Tina claims that last December she had her prescription filled at a Dallas Walgreens store, and was surprised to see that the pills had changed. She “thought they must have changed to a generic” and took them anyway—but when she next refilled the prescription, “the pills were back to what I’d taken for years. It ended up taking Walgreens six weeks to get the pill identified.”
We travel full time, so to get our prescription meds we have used Walgreens, because they transfer prescriptions to any of their stores. In Dec of last year I had a prescription filled (for high blood pressure) at a Walgreens store in Dallas…I noticed that the pills looked different, but thought they must have changed to a generic. When I finished that 90 day supply, I got a refill at a Walgreens in Florida. Now the pills were back to what I’d taken for years…an oval green pill. I had 2 left in the old bottle, white round pills…not what that bottle label said they were suppose to be. Acckk! So now I had taken 3 months of the wrong mystery medicine.
I checked the PDR, no matches…I went to the local Walgreens and they couldn’t identify it. Nor could the Poison Control Center. The local Walgreens gave me a phone number for Walgreens Corporate office, which led to another phone number and another, climbing the corporate ladder, finally speaking to the CEOs office (but not the CEO). I couldn’t get anybody to understand that this was serious…that the pills needed to be identified, that it was important to know what I had taken, who else might have gotten the wrong med, how had this happened and more importantly what was being done to assure this wasn’t still happening.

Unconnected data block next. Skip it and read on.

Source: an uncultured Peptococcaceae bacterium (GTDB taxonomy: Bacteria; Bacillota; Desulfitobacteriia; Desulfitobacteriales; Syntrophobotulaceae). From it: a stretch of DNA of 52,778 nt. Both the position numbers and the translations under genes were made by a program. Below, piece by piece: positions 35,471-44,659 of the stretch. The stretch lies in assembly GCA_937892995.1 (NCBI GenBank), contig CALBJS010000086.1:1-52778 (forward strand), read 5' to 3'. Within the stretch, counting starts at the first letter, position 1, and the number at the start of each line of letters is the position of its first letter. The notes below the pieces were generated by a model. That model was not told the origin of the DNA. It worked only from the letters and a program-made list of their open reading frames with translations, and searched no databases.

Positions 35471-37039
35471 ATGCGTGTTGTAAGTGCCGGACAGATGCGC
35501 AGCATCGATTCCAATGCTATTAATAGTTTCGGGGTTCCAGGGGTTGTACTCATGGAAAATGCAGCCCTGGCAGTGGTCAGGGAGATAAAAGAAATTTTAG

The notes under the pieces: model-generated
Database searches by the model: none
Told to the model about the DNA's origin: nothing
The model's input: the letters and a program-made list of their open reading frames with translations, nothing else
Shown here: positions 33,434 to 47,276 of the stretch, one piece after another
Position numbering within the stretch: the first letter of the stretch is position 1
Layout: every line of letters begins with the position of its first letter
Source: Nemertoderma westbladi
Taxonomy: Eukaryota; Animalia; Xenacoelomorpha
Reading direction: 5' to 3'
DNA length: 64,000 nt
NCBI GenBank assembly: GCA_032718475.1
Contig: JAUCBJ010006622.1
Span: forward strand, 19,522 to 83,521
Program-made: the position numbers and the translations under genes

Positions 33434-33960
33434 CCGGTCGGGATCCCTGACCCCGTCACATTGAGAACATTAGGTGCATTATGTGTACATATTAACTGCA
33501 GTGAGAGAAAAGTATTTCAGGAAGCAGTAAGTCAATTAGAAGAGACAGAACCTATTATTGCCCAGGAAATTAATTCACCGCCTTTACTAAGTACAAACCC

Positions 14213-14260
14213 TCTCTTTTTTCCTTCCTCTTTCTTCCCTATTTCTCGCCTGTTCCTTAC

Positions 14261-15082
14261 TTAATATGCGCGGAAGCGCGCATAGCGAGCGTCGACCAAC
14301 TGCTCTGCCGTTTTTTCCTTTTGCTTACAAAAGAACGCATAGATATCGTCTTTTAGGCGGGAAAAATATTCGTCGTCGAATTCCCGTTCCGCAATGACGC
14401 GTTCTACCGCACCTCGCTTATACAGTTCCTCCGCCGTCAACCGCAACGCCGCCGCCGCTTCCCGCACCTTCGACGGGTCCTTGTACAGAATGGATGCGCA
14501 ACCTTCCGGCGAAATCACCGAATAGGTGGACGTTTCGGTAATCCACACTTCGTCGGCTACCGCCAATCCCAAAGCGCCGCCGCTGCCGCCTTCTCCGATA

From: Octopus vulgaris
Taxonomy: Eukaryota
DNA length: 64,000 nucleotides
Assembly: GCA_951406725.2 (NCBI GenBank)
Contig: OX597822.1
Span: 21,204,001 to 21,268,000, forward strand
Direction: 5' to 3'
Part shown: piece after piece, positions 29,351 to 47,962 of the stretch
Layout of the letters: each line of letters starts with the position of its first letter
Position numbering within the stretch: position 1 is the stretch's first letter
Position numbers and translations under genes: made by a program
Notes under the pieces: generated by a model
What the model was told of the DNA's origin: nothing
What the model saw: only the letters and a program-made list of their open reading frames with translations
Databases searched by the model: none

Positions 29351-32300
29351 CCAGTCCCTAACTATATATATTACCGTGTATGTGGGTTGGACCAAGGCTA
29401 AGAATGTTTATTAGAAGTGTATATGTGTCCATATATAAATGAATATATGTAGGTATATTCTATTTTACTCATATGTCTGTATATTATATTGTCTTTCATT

I tried to explain that if this had been a case of product tampering it would have presented like this…a pill not matching the description on the label. That in a case of product tampering people could have died waiting for their corporation to respond.
It ended up taking Walgreens six weeks to get the pill identified. It was a generic allergy pill that was a Wall Mart brand. There was no explanation of how it got in a Walgreens bottle. No explanation about any of this. And no assurances that they have improved any part of their system.
I wanted Walgreens to tell me what had happened… and what they were doing in the future to deal with this sort of mistake. People faced with this situation should immediately be given access to a person or department who will take this seriously. They should not have to wait SIX WEEKS to have a medication identified. And it should not have taken so much persistent effort on my part. Walgreens should have recognized this as an immediate problem, and responded quickly… with concern for my safety and others. They did not and have not done that.